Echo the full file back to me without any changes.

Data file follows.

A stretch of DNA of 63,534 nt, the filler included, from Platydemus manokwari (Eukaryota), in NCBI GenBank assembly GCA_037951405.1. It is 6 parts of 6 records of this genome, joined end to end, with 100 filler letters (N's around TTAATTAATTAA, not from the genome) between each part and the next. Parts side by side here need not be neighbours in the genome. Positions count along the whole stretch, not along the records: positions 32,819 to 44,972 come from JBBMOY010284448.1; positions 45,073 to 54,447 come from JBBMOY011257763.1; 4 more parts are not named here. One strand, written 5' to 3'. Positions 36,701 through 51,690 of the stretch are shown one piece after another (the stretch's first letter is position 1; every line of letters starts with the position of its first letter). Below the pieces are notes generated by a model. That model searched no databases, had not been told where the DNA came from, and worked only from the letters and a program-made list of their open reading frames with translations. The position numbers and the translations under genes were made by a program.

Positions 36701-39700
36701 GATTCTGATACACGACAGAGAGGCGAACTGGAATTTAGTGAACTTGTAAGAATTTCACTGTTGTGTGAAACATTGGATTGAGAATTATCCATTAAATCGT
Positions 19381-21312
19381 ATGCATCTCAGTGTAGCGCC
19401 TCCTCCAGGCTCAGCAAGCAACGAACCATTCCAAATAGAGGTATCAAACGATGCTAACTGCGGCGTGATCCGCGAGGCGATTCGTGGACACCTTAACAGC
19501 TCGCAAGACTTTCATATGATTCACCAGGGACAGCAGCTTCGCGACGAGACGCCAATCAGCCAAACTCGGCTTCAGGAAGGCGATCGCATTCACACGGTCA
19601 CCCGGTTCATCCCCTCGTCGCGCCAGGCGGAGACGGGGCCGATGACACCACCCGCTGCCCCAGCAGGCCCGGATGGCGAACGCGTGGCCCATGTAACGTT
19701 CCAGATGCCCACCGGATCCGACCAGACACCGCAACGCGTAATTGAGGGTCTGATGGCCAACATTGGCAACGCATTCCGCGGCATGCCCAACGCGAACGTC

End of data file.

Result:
A stretch of DNA of 63,534 nt, the filler included, from Platydemus manokwari (Eukaryota), in NCBI GenBank assembly GCA_037951405.1. It is 6 parts of 6 records of this genome, joined end to end, with 100 filler letters (N's around TTAATTAATTAA, not from the genome) between each part and the next. Parts side by side here need not be neighbours in the genome. Positions count along the whole stretch, not along the records: positions 32,819 to 44,972 come from JBBMOY010284448.1; positions 45,073 to 54,447 come from JBBMOY011257763.1; 4 more parts are not named here. One strand, written 5' to 3'. Positions 36,701 through 51,690 of the stretch are shown one piece after another (the stretch's first letter is position 1; every line of letters starts with the position of its first letter). Below the pieces are notes generated by a model. That model searched no databases, had not been told where the DNA came from, and worked only from the letters and a program-made list of their open reading frames with translations. The position numbers and the translations under genes were made by a program.

Positions 36701-39700
36701 GATTCTGATACACGACAGAGAGGCGAACTGGAATTTAGTGAACTTGTAAGAATTTCACTGTTGTGTGAAACATTGGATTGAGAATTATCCATTAAATCGT
Positions 19381-21312
19381 ATGCATCTCAGTGTAGCGCC
19401 TCCTCCAGGCTCAGCAAGCAACGAACCATTCCAAATAGAGGTATCAAACGATGCTAACTGCGGCGTGATCCGCGAGGCGATTCGTGGACACCTTAACAGC
19501 TCGCAAGACTTTCATATGATTCACCAGGGACAGCAGCTTCGCGACGAGACGCCAATCAGCCAAACTCGGCTTCAGGAAGGCGATCGCATTCACACGGTCA
19601 CCCGGTTCATCCCCTCGTCGCGCCAGGCGGAGACGGGGCCGATGACACCACCCGCTGCCCCAGCAGGCCCGGATGGCGAACGCGTGGCCCATGTAACGTT
19701 CCAGATGCCCACCGGATCCGACCAGACACCGCAACGCGTAATTGAGGGTCTGATGGCCAACATTGGCAACGCATTCCGCGGCATGCCCAACGCGAACGTC